While this family-filled estate drama seems intensely specific, it is a very common occurrence amongst artists. Although family feuds often go much deeper than the division of an estate, there are some important preventative steps to conflict and ways that artists can continue to cultivate their legacy. While settlements are the “ideal” case in terms of legal battles and family affairs, cases do not always end in this way. During will planning, artists may want to consult lawyers, such as estate lawyer Matthew Erskine, on both how to create more clarity so as to avoid feuds in the planning process and how to clearly manage the legacy of the artist after their death. In an interview conducted with Matthe Erskine, on Tuesday October, 11, 2022, Erskine provided important advice on beneficial ways to navigate this common issue, it is necessary to prepare and meet with a lawyer who can help organize and map out the process of copyright and estate transfer in order to minimize contention between family members, organizations, and other actors such as gallerists. He also suggests considering a transfer of the originals and copyrights by forming a publishing company with a Limited Liability Company (LLC) in order to avoid complicated and lengthy bureaucratic processes. This allows beneficiaries to pool resources to manage, assign shares in the company, and access certain royalties that one gets as the publisher. Artists should never contract away their intellectual property, moral rights, or copyrights. While these copyrights can be licensed, they cannot be transferred unless noted so in the will. “Copyrights may also be bequeathed by will in whole or in part and may pass as personal property by applicable laws of intestate succession”.

This calls into question one of the next important measures that Erskine mentioned, which is archival procedure and ensuring that all pieces are preserved and possible making them more available to the public. As families inherit copyrights or estates, some things to consider with both the archival processes and preservational work is to reach out to museums, galleries, or large archival institutions such as the library of congress in order to bring light to the works of art. Archival procedures become key to the maintenance of the artist’s legacy. As we are deep in the digitized era and metaverses, it is important for artists to find organized ways to record, keep, and memorialize their work digitally. While the process of archiving and organizing can be daunting in an artist’s life work, it is this procedure that can prevent fallout. Resources such as the Center of Art Law’s Artist Legacy Clinic can be helpful in this aspect of estate and copyright planning. Especially in a time where art is often considered in digital spaces and re-molding through this element, it is important that artists ensure their legacy remains how they wish it to be represented to the best of their abilities through thorough copyright and estate planning.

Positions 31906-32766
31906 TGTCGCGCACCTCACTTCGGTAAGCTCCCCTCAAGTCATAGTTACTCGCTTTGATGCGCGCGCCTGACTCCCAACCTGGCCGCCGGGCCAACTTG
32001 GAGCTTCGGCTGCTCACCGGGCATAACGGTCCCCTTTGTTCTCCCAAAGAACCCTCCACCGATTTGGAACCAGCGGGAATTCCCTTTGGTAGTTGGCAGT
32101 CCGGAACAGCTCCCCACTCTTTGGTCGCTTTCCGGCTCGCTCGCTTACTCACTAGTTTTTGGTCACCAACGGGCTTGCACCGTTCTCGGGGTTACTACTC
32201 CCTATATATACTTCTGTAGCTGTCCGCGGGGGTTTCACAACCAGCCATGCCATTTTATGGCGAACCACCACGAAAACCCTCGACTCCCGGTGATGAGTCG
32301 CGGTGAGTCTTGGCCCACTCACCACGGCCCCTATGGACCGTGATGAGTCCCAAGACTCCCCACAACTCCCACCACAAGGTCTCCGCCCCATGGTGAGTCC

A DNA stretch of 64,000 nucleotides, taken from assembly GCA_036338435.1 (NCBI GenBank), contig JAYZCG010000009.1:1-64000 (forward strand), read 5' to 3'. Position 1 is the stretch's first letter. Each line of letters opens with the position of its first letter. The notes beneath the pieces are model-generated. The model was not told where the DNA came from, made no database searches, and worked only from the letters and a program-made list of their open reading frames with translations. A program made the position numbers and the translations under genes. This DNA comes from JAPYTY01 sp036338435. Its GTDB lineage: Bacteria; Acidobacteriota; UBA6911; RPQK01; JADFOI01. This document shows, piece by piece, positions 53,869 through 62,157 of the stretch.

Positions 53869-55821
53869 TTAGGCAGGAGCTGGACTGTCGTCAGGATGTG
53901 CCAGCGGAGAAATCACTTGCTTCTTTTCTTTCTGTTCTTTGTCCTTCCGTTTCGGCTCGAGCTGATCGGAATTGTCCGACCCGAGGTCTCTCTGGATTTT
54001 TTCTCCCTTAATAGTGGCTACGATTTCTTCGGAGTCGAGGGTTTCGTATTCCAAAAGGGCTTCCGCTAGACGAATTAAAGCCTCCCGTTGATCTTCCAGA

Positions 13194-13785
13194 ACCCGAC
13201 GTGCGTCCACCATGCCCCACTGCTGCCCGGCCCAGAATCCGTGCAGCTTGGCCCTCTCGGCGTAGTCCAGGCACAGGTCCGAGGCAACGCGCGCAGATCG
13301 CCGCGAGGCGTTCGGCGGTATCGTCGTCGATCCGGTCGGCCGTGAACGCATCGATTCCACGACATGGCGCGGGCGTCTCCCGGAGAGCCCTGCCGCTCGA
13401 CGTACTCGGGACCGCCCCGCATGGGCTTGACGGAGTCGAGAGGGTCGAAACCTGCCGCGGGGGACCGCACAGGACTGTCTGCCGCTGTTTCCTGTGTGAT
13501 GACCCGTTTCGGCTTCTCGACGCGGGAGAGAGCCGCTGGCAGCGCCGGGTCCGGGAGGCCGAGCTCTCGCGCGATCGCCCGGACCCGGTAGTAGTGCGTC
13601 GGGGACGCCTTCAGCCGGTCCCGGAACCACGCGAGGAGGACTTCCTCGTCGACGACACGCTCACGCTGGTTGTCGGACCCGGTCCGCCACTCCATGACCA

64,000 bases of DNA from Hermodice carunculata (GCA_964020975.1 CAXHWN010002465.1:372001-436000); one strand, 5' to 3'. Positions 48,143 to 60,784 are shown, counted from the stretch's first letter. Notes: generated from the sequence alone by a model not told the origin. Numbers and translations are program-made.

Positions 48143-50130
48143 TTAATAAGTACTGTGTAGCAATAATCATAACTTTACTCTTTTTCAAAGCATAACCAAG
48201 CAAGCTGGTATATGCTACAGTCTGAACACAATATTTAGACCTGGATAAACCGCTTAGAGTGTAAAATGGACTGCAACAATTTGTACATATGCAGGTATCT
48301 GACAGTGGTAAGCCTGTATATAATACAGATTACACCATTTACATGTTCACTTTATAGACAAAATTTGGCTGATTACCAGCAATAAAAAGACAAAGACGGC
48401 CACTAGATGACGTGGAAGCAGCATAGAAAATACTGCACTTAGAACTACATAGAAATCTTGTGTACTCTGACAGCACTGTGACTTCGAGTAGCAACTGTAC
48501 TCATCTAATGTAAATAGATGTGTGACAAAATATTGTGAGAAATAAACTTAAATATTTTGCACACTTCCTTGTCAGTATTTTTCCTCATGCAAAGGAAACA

Conclusion

Family feuds and relations will always be a particularly tender subject that adds an extra layer to will and estate planning. As Taylor Swift mentions in her song “Anti-Hero”, this can be a recurring and very real nightmare. While this process can be very layered and complex, there are nuanced and effective ways for artists to organize and archive this process. It is always in the artist’s best interest to seek professional advice as soon as possible to both archive and protect the legacy of the work. When an artist dies, the will is what remains of the legacy; In order to protect this, turning to a professional can help guide an artist through the many obstacles or legalese, complicated legislation, state specific and global specific statues, as well as convoluted familial affairs. Through the work of lawyers and programs such as the Artist Legacy Clinic here at our center, provide a great first step in maintaining legacy and planning for the future. It is the work of art professionals generally that secure the wishes of artists while they are still living, thus preserving their interests well before their passing. In doing so, artists will have no need to worry about those dreading nightmares of family fights breaking out over the will becoming reality. Ironclad estate planning and legacy protection will create the clarity and transparency needed to keep the art alive and well for years to come.

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ABOUT THE AUTHOR

Hanna Tudor is currently in graduate school at New York University studying Art Politics and Public Policy. She majored in Art History & Visual Culture as well as Political Science, which drew her towards the field of Art Law. She is the granddaughter of the artist mentioned, Tasha Tudor. A majority of this article is first hand information, but any additional information will be listed above and in suggested readings. Her love for art law is centered on its ability to strengthen artist voices and create bridges to protect those who are vulnerable to the institutions that attack certain salient rights to creative expression and cultural heritage

  1. The author of this article is the granddaughter of Artist mentioned, Tasha Tudor
  2. Curren, John. “Sons of VT. Author Settle Over Her $2 Million Dollar Estate”, BOSTON.COM, Nov. 9, 2010, accessed. http://archive.boston.com/news/local/vermont/articles/2010/11/09/sons_of_vt_author_settle_fight_over_her_2m_estate/
  3. Tasha Tudor’s Heirs Squabble Over Will”, CBS NEWS, Feb. 22, 2010, accessed https://www.cbsnews.com/news/tasha-tudors-heirs-squabble-over-will/

  4. Ibid.
  5. Office, U.S. Copyright. “Fair Use (FAQ): U.S. Copyright Office.” Fair Use (FAQ) | U.S. Copyright Office. Accessed January 12, 2023. https://www.copyright.gov/help/faq/faq-fairuse.html.
  6. “Transfer Copyright Ownership.” Copyright Alliance, June 30, 2022. https://copyrightalliance.org/education/copyright-law-explained/copyright-transfers/transfer-copyright-ownership/#:~:text=Rights%20can%20be%20transferred%20by,applicable%20laws%20of%20intestate%20succession.

  7. Bart. “Archives Preservation – Copyright.” CopyrightUser, April 25, 2020. https://www.copyrightuser.org/educate/intermediaries/archives/.